• All continental breakfasts and evening meals included. Whilst not the most sophisticated of the French cuisines, most dishes use the excellent tasting local fresh produce. Cooking à la Provençale uses local olive oil, garlic, peppers, tomatoes, courgettes, aubergines and wild herbs, all ripened by the sun to give an intensity of flavour. You can browse among the colours and smells, and make picnic purchases at the lively local markets.The proximity of the sea makes fish and seafood an important element of the local cuisine. Regional dishes include the famous bouillabaisse, a rich fish stew served with aioli and rouille; the bourride – a lighter version of the bouillabaisse; pistou soupe (summer vegetable soup with a blend of garlic, basil and olive oil); authentic ratatouille, large colourful salads an delicious courgette flower fritters. Tapenade and anchoïade are savoury dips made with local olives and anchovies; pissaladière is an onion tart with olives and anchovies and is very likely to have come from the Romans. Making wine, particularly rosé, has been Provence’s specialty for a long time. The grapes and soil throughout the region vary a lot, but the hot, sunny and dry climate is ideal for the local wines. The local red grape varieties are used because they cope well with strong sun exposure and poor soils: Carignan, Cinsault, Grenache, Mourvèdre, Syrah, Tibouren and Calitor. The rosés are made out of the same varieties but the musts only macerate for a few hours so the fruits’ skin don’t darken the juice or release too many tannins.

Activities

  • New Cycling Holidays
  • Food

    • All continental breakfasts and 4 evening meals included.Whilst not the most sophisticated of the French cuisines, most dishes use the excellent tasting local fresh produce. Cooking à la Provençale uses local olive oil, garlic, peppers, tomatoes, courgettes, aubergines and wild herbs, all ripened by the sun to give an intensity of flavour. You can browse among the colours and smells, and make picnic purchases at the lively local markets. The proximity of the sea makes fish and seafood an important element of the local cuisine. Regional dishes include the famous bouillabaisse, a rich fish stew served with aioli and rouille; the bourride – a lighter version of the bouillabaisse; pistou soupe (summer vegetable soup with a blend of garlic, basil and olive oil); authentic ratatouille, large colourful salads an delicious courgette flower fritters. Tapenade and anchoïade are savoury dips made with local olives and anchovies; pissaladière is an onion tart with olives and anchovies and is very likely to have come from the Romans.Making wine, particularly rosé, has been Provence’s specialty for a long time. The grapes and soil throughout the region vary a lot, but the hot, sunny and dry climate is ideal for the local wines. The local red grape varieties are used because they cope well with strong sun exposure and poor soils: Carignan, Cinsault, Grenache, Mourvèdre, Syrah, Tibouren and Calitor. The rosés are made out of the same varieties but the musts only macerate for a few hours so the fruits’ skin don’t darken the juice or release too many tannins.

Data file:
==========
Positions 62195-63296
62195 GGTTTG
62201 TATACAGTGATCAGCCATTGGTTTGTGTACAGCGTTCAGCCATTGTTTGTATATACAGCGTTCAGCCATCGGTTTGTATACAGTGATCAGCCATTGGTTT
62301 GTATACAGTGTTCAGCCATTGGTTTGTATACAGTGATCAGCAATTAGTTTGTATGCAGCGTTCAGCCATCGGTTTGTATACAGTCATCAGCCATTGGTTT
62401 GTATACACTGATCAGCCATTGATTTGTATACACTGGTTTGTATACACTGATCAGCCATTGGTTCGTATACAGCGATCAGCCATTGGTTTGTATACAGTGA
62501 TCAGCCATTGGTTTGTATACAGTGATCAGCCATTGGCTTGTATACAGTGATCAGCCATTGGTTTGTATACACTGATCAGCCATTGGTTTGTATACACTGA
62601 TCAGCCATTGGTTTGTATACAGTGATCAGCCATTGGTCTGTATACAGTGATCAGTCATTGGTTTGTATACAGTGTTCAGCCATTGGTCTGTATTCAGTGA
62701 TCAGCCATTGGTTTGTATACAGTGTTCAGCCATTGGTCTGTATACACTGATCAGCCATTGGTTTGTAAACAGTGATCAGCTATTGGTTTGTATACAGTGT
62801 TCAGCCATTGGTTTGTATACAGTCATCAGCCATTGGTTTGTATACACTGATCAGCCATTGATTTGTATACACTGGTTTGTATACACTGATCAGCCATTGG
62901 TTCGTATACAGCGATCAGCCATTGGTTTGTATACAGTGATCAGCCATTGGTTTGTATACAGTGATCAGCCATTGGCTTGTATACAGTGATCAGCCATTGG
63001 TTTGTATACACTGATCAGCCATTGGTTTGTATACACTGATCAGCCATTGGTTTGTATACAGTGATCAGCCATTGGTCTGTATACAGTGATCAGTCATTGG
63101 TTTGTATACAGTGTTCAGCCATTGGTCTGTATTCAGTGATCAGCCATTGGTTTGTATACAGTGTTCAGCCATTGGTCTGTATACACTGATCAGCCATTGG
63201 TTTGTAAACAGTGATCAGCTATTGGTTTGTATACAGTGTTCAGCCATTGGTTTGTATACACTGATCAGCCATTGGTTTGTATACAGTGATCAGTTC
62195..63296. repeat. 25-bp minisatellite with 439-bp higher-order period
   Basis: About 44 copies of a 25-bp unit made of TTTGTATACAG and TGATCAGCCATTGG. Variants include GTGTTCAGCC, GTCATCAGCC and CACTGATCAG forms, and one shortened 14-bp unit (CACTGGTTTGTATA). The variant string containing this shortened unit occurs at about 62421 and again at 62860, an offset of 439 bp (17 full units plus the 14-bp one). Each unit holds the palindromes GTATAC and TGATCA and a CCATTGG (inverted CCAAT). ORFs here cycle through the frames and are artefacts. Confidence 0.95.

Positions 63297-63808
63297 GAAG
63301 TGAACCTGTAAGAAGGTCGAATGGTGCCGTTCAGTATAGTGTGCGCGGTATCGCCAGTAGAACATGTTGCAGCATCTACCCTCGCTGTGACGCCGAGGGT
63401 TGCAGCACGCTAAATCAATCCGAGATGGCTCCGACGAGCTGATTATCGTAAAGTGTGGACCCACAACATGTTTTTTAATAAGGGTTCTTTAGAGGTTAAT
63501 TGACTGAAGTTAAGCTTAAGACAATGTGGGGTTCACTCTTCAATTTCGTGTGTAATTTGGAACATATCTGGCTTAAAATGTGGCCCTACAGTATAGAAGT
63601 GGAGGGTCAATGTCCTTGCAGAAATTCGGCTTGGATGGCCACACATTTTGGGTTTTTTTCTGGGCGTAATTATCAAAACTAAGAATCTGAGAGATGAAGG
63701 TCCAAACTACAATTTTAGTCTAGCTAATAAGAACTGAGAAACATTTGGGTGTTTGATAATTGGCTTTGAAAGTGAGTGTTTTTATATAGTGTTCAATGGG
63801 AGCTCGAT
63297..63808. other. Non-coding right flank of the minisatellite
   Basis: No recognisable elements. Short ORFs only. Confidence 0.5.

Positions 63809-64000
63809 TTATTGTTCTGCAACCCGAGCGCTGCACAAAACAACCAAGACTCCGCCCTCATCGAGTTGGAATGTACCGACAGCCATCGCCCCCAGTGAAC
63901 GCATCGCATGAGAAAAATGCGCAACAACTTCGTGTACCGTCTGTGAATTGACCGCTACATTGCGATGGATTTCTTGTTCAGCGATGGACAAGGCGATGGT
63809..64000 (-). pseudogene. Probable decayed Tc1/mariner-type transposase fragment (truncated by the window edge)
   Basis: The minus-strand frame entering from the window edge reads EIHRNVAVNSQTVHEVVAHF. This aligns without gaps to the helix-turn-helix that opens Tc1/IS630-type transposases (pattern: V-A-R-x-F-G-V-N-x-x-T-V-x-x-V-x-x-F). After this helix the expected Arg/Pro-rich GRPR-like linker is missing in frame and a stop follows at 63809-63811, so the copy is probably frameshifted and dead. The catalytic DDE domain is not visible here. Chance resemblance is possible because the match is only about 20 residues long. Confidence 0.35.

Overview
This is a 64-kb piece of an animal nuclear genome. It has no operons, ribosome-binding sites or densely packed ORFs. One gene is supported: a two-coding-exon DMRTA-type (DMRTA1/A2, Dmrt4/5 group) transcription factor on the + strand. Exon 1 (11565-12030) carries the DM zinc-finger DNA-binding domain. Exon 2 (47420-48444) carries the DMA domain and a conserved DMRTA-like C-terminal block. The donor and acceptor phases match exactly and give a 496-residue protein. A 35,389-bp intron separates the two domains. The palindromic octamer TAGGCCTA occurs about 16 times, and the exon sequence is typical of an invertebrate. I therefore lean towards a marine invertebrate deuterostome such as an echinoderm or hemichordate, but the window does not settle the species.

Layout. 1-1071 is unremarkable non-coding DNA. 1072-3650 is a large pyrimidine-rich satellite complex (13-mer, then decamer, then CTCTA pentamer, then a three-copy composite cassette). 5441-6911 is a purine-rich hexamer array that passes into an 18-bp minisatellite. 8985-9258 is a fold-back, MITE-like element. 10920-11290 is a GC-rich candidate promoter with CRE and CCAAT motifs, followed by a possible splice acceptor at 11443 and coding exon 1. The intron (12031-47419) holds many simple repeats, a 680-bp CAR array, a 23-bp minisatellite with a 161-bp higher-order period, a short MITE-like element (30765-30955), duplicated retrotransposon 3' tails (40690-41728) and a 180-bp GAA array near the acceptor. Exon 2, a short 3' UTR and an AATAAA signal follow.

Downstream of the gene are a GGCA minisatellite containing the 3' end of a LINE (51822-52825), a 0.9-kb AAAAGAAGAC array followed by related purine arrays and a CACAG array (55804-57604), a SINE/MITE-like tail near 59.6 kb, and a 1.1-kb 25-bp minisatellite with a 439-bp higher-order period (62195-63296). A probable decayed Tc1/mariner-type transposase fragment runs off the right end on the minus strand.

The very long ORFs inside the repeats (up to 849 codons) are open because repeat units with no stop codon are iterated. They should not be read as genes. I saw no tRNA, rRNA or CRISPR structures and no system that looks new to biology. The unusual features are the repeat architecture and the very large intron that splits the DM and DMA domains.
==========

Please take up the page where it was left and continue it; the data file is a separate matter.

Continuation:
Activities

    • Self-Guided Cycling
    • Cycling
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    7 dagen vanaf € 1.849,-

Route 7 daagse groepsrondreis Cotes Du Ventoux Cycling

With a history dating back to Roman times, today the Vaucluse is a patchwork of vineyards punctuated by olive groves and watched over by the silent majesty of Mt Ventoux - a Mecca for cyclists who come to challenge themselves in emulation of their Tour de France heroes. Our gentle 6 night cycling holiday, however, offers you a much more relaxed way to take in this fabulous region, one of the most fertile plains in southern France and home to such wine appellations as Gigondas, Vacqueyras and, further afield, Chateauneuf-du-Pape. It's also home to the Ventoux appellation which, although not as well-known as its cousins from the Rhone Valley, offers some fantastic wines at equally impressive prices. 

  1. Dag 1 - ARRIVE IN PERNES-LES-FONTAINES
  2. Dag 2 - PERNES-LES-FONTAINES TO VACQUEYRAS
  3. Dag 3 - AT VACQUEYRAS (OPTIONAL) 
  4. Dag 4 - VACQUEYRAS TO MAZAN 
  5. Dag 5 - AT MAZAN
  6. Dag 6 - MAZAN TO PERNES-LES-FONTAINES
  7. Dag 7 - LEAVE PERNES-LES-FONTAINES